OnScale was created by engineers, for engineers. We know what your dream product, dream workflows, and dream results are - because we’ve been on the other side. We’re here to make those dreams a reality and are using our collective experience to develop the best solution out there. Get to know us, ask us questions, or come grab a beer at our happy hour! We’ll be highlighting different engineers on our team these next few months using the #ImAnEngineerAnd hashtag. We’re well aware of what the “engineer” stereotype is - we want to join in with the jokes, but also show the world that there’s much more to being an engineer!
As the OnScale team continues to grow, we sat down with some of our engineers to find out what made them want to join OnScale, and how they believe OnScale will help tackle some of the biggest challenges fellow engineers will face in the next 5 years. What made you join OnScale? “The core foundation for most of my educational and professional achievements has been based on the development of accurate physics-based models and answer products for different applications. However, the most challenging problem faced during this development was the computational resource and time and verifying it with the measured data to make informed decisions for new product development, improvement and sustaining of existing products. A typical example would be the design of an answer product for borehole sonic imaging or marine streamer, where the simulation time with legacy FEA software would range from a few days up to a few weeks. Simulation results obtained after spending months waiting would not generate enough data for the final development of an answer product. Most of the time spent while running these simulations was spent optimizing the model to reduce the computational time, and at the same time generating accurate results. These trade-offs were never ideal and led to a lot of non-productive time (NPT) and the ROI on the new product development could not be justified. Furthermore, the advancements in data analytics has led to an increasing need for physics-based simulations to provide faster and reliable data to augment the development of ‘Simulation of Things’ and the ‘Digital Twin’ which legacy CAE software are unable to address with an effective approach. I first learned about OnScale when it was called PZFLEX, while I was working on my Ph.D. thesis. Since then, I’ve been impressed by their capability to solve complex piezoelectric problems. The addition of cloud computing and MPI solver capabilities a few years ago was another step in the evolution of PZFLEX to OnScale. This has enabled endless opportunities in the field of CAE design and analysis by solving large physics-based problems with reduced computational time and resources. OnScale is at the frontier of cloud CAE and it is extremely exciting to be a part of the team as we address both the present and future research and engineering development based on the paradigm of ‘Data.’ I had the opportunity to interact with Ian (our CEO) and have had several meetings with Gerry (our VP of Engineering) over the past year. I’ve personally gotten to know the excellent team which OnScale has built, and hence was very interested to join. In addition to working with the team to make OnScale the world leader in this field, I also get to provide future engineers and scientists a simulation tool to innovate quickly without being bounded by computational and time constraints.” - Mihir Patel, Director of Engineering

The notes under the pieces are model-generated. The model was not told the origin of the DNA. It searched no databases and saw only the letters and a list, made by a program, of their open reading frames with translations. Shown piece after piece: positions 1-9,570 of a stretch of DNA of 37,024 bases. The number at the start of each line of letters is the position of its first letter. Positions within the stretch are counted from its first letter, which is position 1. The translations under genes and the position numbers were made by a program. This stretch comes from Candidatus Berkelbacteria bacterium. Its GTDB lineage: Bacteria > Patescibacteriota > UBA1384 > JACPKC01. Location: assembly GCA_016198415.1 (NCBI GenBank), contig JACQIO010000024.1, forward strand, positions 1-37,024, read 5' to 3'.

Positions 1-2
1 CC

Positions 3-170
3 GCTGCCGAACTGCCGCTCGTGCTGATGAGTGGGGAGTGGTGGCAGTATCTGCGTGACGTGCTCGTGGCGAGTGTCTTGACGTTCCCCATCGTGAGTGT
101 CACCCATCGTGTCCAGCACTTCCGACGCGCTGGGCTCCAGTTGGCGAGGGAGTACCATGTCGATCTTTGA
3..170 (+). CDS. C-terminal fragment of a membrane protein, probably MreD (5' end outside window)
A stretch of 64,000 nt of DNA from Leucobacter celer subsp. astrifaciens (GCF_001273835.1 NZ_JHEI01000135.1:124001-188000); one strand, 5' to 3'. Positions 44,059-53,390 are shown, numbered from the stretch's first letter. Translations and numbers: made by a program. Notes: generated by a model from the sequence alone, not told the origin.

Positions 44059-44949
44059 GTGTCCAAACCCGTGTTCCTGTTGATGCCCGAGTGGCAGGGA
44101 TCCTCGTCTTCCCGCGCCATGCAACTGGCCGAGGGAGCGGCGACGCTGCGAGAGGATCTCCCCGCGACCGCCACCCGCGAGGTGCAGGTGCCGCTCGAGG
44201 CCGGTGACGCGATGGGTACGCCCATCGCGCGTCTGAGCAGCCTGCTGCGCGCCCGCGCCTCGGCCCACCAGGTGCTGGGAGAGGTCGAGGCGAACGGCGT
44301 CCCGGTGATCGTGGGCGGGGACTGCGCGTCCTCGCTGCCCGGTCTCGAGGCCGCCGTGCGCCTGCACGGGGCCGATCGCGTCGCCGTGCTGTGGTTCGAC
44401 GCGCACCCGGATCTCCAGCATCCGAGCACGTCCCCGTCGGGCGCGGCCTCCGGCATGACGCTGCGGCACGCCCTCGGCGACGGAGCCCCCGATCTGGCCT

OnScale chooses Amazon Web Services (AWS) as its Cloud service platform because we share same values and security to us is our highest priority. Here is how OnScale handles security and makes your environment safe.
We are happy to be chosen as one of the most promising HPC Solutions Providers in 2018. It is an honour to stand next to big companies like IBM, Hewlett- Packard, Nvidia, Hitachi and others.
I attended Mobile World Congress (MWC) 2018 in Barcelona a few weeks ago and my main takeaway from the entire event was: 5G mobile devices are a long way off. The Big Cell guys – AT&T, Verizon, Vodafone, etc. – were all touting their latest 5G trial results – and some results are indeed impressive. I’m sure the marketing hype around 5G will get them lots of new customers. The major caveat to these 5G trials are that the cell companies are using 5G base stations to transmit data to bulky 5G routers, not 5G smartphones or other mobile devices.